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Curing Email Overload one for:bushwald at a Time

I’ve told several people in email that they should start using the for: feature in In the hopes of getting more people to do it, I thought I’d document the process.

There are many, many other great ways to use, but this is just a quick intro to give context and then a narrowing down to the for: tag.

What is A Quick Overview is the best tagging and bookmarking service available today: not only does it have the technology, it has a huge user base which makes social software features like the for: tag work wonderfully.

A bookmarking is pretty close to what it sounds like, but gets it’s magic from being stored in hosted, open service rather than a menu bar in your desktop browser.


Once you have the bookmarkelet or plugin installed, you can bookmark a page by clicking it. You’re offered 3 primary fields to edit, a title, description, and tags:


  • is nice enough to pre-fill the URL and title for you by yanking it from the page, but you can change both of those or add text to it.
  • The description is good for quotes, notes about the article, or doing thlinking which, roughly, meaning writing in short commentary such as why this is interesting enough to bookmark.
  • The tags are essentially keywords. Their primary purpose is to make it easier for you to lookup bookmarks later, but they have other interesting content management and mashup uses, as does almost every feature in

Using Your and Other’s Bookmarks

Once you bookmark a link, it shows up on your page: bookmarks page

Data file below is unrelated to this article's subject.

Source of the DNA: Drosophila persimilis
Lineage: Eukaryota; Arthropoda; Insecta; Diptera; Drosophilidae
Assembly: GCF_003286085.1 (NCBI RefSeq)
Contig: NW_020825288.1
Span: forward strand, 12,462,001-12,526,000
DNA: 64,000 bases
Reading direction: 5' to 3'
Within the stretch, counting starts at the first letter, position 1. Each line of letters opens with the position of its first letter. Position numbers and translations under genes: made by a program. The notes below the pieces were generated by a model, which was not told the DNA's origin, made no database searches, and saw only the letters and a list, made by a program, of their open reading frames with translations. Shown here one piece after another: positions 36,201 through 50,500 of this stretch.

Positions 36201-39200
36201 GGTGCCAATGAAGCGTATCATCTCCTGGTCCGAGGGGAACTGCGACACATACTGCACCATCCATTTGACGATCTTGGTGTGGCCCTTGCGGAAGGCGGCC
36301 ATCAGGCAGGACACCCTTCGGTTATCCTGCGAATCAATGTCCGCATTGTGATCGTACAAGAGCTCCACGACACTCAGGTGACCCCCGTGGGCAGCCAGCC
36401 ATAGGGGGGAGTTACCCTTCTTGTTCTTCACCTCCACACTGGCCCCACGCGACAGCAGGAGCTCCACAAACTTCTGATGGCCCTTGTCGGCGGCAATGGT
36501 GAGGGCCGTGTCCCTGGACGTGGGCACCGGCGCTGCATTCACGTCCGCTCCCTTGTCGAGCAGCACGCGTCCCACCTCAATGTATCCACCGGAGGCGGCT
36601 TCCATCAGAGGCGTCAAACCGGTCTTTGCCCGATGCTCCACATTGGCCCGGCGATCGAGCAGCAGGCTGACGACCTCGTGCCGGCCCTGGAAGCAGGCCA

More specifically, the end result of doing all this are 3 things:

That’s a quick intro for now. If you, dear readers, would like to find out more, I’d be happy to blog more. But, as has been around for sometime, there are probably some good write-ups online.

I wanted to talk about a newer feature in that I’d like more people to start using: the for: tag which lets you send and receive links to users.

for: Easy Way to Send Links

Traditionally, when you wanted to send a link to someone(s), you would fire up your email client, paste the link in, write some commentary, and send the email. The receiver of the email then has to sort through all the link emails they get along with all the meeting scheduling, newsletter, group discussion, and other email crap.

Putting Email on a Diet

The point is: nowadays, we want to get as much crap out of our email inboxes as possible. RSS has solved this problem to a great extent by moving update notifications and content out of your email inbox and into your feed aggregator. While that shift may seem like little than old wine in new bottles, the dynamics of feed reading (namely, that there isn’t an urgency to it and that you choose which feeds your subscribe to) help solve the information over-load problem.

Moving Links Out

Along those lines, has a great, little feature in it’s for tag. It works like this:


  1. I find a web page that I want to bookmark and also send to Matt.
  2. As I’m bookmarking the link, I add the simple tag for:mray.
  3. saves the bookmark for me.
  4. Now, Matt can look at the bookmark either on his personal page, or, better, in his person for: RSS feed.

Similarly, if Matt wants to send me a URL, he does the same thing, but uses my username instead of his: for:bushwald.

Here’s how the above bookmark looks in Matt’s page: